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"By believing passionately in something that still does not exist, we create it." —Franz Kafka

Dancing Chiva's mission is to provide and encourage writing to savor and books to save, focusing on Bajacaliforniana, esoterica, Maximiliana, works by C.M. Mayo, and works for writers.

As a niche publisher, we bring our books directly to our readers. In other words, don't look for our titles in brick-and-mortar bookstores; you can find our books in selected on-line bookstores.

Founding editor and publisher is C.M. Mayo, a member of the Texas Institute of Letters and he author of several widely-lauded works on Mexico, including the novel The Last Prince of the Mexican Empire (Unbridled Books), which was selected as a Library Journal Best Book of 2009 and published to wide acclaim in Mexico in a translation by Agustín Cadena as El último príncipe del Imperio Mexicano (Grijalbo Random House Mondadori). Her other works include Sky Over El Nido (University of Georgia Press), which won the Flannery O'Connor Award for Short Fiction.

An avid translator, C.M. Mayo has also founded and edited the bilingual literary journal Tameme and Tameme chapbook series, as well as a collection of 24 contemporary Mexican literary works, Mexico: A Traveler's Literary Companion. (Whereabouts Press). She is also the translator of the secret book by Francisco I. Madero, the leader of Mexico's 1910 Revolution, Spiritist Manual, which Dancing Chiva published in 2011, on its centennial, and brought again with an all-new book-length introduction in 2014 as the Indie Excellence for History Award-winning Metaphysical Odyssey into the Mexican Revolution: Francisco I. Madero and His Secret Book, Spiritist Manual.

Read more about C.M. Mayo's travel writing, fiction, and literary translation at www.cmmayo.com

Q & A with C.M. Mayo
Read more interviews here

Why did you start Dancing Chiva?
I love making books. I love writing them more than I like making them, which is why, though it occured to me many times, I did not start my own publishing firm. (About a decade ago, I did found a literary journal, Tameme, and from that, took some tough lessons in how much work it really is to edit, produce, distribute, and market a publication.) So why now? Because with the digital revolution, transaction costs have so fallen that everything changes.

I own the ebook rights to not all but several of my own books, and I want to embark on the adventure of formatting / designing them myself.

But more interestingly, in researching Miraculous Air (Milkweed Editions), my travel memoir of Baja California, and later, The Last Prince of the Mexican Empire (Unbridled Books), a novel about Mexico's Second Empire, I came across several books and other shorter works that deserve to be published / republished and yet do not, under the old publishing model
paper printing, distributor, bricks-and-mortar bookstoreshave the potential to cover their costs. Some of these are so old that copyright has expired, so for me, the cost of publishing is little more than formatting and uploading. Of course, I'll add an introduction, images, and some other goodies. They will be scrumptious little books.

I sum, though traditional bookstores and publishers are certainly not dead, they are not playing the overshadowing role that they did. For the kind of publishing I want to doebooks, print-on-demand paperbacks, and very small runs of signed editions (marbled paper, etc) I don't need to pay for freight and a warehouse. What a newfangled publisher needs is a website and a permission mailing lista base of customers who have provided their email because they want to receive announcements, special offers, and more. I think you'll find it worth your while to sign up for Dancing Chiva's newsletter. And if not, you can opt out instantly at any time.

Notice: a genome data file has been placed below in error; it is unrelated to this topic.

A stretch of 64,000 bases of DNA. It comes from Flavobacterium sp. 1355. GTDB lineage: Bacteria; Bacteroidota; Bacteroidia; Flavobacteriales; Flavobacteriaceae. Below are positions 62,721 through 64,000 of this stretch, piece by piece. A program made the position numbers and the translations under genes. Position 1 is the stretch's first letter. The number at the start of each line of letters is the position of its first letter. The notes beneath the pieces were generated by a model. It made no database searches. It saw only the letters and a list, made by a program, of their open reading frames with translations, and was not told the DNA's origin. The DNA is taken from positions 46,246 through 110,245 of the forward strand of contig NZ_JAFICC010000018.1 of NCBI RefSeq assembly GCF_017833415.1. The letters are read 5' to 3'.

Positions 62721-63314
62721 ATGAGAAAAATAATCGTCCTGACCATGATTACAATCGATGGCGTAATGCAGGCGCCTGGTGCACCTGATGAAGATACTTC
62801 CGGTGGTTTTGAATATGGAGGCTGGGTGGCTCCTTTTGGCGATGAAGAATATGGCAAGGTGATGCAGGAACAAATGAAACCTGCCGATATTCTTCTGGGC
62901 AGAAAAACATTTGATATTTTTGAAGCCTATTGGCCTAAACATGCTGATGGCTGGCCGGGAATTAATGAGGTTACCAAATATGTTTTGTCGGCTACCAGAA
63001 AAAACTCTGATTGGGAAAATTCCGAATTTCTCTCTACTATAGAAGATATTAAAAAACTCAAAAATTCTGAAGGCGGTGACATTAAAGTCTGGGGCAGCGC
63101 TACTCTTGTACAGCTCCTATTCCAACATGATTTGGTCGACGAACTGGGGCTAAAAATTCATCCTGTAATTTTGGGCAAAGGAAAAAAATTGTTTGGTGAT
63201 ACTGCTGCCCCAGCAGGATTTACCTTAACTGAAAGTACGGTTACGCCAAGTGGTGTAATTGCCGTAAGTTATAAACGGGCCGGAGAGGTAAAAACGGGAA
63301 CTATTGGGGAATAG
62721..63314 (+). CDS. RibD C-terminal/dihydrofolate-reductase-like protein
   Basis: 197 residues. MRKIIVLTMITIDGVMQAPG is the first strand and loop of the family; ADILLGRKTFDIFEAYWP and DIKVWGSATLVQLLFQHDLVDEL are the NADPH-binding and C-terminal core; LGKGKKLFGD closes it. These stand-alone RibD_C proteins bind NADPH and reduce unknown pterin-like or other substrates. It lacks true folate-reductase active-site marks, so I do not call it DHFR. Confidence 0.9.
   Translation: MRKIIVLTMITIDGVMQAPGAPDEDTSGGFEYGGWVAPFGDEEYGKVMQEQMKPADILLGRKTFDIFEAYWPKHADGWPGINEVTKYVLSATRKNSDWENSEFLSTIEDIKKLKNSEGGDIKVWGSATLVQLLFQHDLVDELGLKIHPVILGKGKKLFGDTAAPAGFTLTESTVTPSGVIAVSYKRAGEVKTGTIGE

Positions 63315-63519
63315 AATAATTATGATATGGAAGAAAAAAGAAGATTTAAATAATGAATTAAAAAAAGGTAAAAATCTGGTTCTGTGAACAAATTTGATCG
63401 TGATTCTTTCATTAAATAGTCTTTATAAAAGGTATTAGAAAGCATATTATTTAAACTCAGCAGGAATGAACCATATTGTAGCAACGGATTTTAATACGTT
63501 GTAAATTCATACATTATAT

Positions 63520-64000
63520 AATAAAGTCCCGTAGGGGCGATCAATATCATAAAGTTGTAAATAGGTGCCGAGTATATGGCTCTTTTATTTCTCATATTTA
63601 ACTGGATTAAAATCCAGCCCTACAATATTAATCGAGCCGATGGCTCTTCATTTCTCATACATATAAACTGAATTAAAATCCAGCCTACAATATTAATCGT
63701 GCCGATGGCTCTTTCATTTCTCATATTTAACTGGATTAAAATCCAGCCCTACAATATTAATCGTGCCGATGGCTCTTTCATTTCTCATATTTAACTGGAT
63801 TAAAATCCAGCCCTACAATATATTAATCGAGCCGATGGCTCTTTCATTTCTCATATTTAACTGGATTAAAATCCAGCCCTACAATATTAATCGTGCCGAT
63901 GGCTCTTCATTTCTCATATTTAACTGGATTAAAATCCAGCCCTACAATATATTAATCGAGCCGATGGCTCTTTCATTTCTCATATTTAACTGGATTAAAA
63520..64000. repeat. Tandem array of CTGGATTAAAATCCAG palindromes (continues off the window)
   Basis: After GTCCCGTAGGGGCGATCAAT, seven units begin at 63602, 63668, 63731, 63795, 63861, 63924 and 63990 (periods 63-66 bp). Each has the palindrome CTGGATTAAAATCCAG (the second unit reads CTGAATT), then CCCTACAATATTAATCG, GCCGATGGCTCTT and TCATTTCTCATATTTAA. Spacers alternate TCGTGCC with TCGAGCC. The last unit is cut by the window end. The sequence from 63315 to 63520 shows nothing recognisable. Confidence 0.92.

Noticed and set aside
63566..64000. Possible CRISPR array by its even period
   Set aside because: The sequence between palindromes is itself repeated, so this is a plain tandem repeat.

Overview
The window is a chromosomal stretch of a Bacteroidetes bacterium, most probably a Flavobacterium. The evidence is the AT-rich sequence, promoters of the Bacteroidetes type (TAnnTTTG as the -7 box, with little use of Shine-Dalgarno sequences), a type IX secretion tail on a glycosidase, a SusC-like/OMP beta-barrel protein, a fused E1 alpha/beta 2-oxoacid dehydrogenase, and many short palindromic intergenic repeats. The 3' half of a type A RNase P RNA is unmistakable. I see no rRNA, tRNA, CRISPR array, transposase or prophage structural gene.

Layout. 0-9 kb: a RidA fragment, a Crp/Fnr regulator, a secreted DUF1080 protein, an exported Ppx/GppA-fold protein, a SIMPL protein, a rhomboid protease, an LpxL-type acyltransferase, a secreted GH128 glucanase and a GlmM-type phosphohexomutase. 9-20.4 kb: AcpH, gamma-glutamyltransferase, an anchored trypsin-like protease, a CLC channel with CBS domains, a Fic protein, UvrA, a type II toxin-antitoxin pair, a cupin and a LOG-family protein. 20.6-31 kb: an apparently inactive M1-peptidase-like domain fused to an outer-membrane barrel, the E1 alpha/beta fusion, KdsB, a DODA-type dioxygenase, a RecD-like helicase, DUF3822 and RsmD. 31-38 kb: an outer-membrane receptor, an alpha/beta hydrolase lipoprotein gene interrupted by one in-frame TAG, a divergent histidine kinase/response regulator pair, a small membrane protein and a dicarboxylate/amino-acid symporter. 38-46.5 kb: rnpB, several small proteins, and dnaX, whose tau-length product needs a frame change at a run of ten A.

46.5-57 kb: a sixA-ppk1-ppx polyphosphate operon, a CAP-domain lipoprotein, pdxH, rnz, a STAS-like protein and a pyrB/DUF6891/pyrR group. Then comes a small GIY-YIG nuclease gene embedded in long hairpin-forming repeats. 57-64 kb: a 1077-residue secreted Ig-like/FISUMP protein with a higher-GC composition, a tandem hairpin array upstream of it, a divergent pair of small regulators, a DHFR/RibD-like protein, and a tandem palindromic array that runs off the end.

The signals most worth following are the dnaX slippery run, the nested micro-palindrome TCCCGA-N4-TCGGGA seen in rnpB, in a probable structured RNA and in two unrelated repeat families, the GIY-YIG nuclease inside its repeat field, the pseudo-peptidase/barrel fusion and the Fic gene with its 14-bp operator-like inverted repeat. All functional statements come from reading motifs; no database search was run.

Have you given up on traditional publishers then?
Not at all- With their expertise and scale, they can do things I do not aim to do with Dancing Chiva. As I said, much as I love making books, I prefer writing them; for this reason, Dancing Chiva is intentionally small scale at the level of administration and marketing. And I have to say, I have been very happy with my publishers, Whereabouts Press, Unbridled Books and, in Mexico, Grijalbo Random House Mondadori, especially. And they certainly know how to get the books in the bookstores!

Why publish limited editions?
One of the great luxuries in life is a beautiful book: the heft in the hand, how it delights the eye, and it even smells
fresh paper, leatherdivine. Even as I build a larger library of e-books and declutter my bookshelves of all those yellowed paperbacks, I do want to keep certain beautiful books at handand I know I am not alone.

Will you publish works in Spanish?
Yes, the first Dancing Chiva ebook in Spanish is El último príncipe del Imperio Mexicano, the translation of my novel The Last Prince of the Mexican Empire. I'm thrilled to say it's a superb translation, by Mexican novelist Agustín Cadena.

UPDATE: El último príncipe del Imperio Mexicano is now available in Kindle.

Why the name "Dancing Chiva"?
In the hallway into my office, I have an antique painting of a gypsy dancing with a little white goat. I was wondering what to call my company when I happened to glance at the little goatchiva (female goat in Spanish). It's a play on Dancing Shiva, the representation of the cosmic dance of the Hindu god (no disrespect intended), and very apt, for, to me, making books is a kind of happy little dance.

Read more interviews with C.M. Mayo about Dancing Chiva here.

And more interviews on other works here.

We also offer a wide range of services tailored to the individual requirements
of literary artists and literary arts institutions.
(At this time, clients are accepted by referral only.)